New Orleans Vietnamese Lunar New Year Celebration – a day of documentary photography.
The Vietnamese New Year (Tet) is the biggest celebration in Vietnamese culture. Each year the Mary Queen of Vietnam Church in the New Orleans East neighborhood holds a three-day celebration of it’s unique culture, food, and traditions.
The event features food, carnival games, dragon dances, concerts and other surprises to celebrate the Lunar New Year and ancient traditions of Vietnamese heritage. Many Vietnamese resettled in America as the Communist regime took over and many of these families settled in South Louisiana.
In the immediate Post-Katrina landscape, this exact Vietnamese community were resilient in rebuilding, connecting, and strengthening their neighborhoods and resettling efforts. I actually live about 5 miles from this community so I decided to strap on my Black Rapid RS Extreme Sport, Canon 5D Mark III and my Sigma 50mm 1.4 and see what I could see. I wanted this document to be simple, effortless, and fit a vision I had of telling the story through a particular “eye”.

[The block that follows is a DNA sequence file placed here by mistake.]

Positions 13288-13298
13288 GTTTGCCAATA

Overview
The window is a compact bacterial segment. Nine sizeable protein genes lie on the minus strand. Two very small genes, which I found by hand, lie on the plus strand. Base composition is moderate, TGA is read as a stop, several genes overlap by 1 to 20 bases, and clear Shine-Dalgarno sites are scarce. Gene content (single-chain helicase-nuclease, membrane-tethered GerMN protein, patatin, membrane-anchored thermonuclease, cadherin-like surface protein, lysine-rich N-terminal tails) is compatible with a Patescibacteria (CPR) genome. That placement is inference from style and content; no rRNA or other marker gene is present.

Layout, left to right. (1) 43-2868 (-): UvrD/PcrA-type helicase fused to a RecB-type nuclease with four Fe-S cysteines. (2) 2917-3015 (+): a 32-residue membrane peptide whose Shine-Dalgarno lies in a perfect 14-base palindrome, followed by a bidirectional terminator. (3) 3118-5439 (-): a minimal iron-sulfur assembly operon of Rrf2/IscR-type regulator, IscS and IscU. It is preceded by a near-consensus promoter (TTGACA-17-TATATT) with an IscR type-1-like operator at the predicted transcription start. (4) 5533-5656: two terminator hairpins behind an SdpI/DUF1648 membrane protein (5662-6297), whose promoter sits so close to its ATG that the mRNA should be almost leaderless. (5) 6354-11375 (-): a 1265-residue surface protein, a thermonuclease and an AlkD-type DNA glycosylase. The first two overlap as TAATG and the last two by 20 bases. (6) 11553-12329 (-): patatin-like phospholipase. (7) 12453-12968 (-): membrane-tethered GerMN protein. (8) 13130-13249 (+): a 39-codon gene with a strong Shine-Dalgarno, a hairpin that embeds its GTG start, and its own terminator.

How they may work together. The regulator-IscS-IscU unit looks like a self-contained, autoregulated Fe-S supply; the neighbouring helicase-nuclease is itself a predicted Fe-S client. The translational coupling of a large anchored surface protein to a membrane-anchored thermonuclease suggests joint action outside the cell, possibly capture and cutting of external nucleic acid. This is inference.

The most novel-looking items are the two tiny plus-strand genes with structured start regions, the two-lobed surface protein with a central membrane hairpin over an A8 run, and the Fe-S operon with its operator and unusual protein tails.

Choosing 1.4, and 1.8 on my aperture, I could adjust my shutter speed as I went in and out of the harsh sun/shadows contrast on this day. I had on my Circular Polarizer to help knock down the exposure since I wanted to shoot at 100 ISO and such a wide aperture. I really could have used my 4x Neutral Density Filter though, I never got to use my speed light…next time!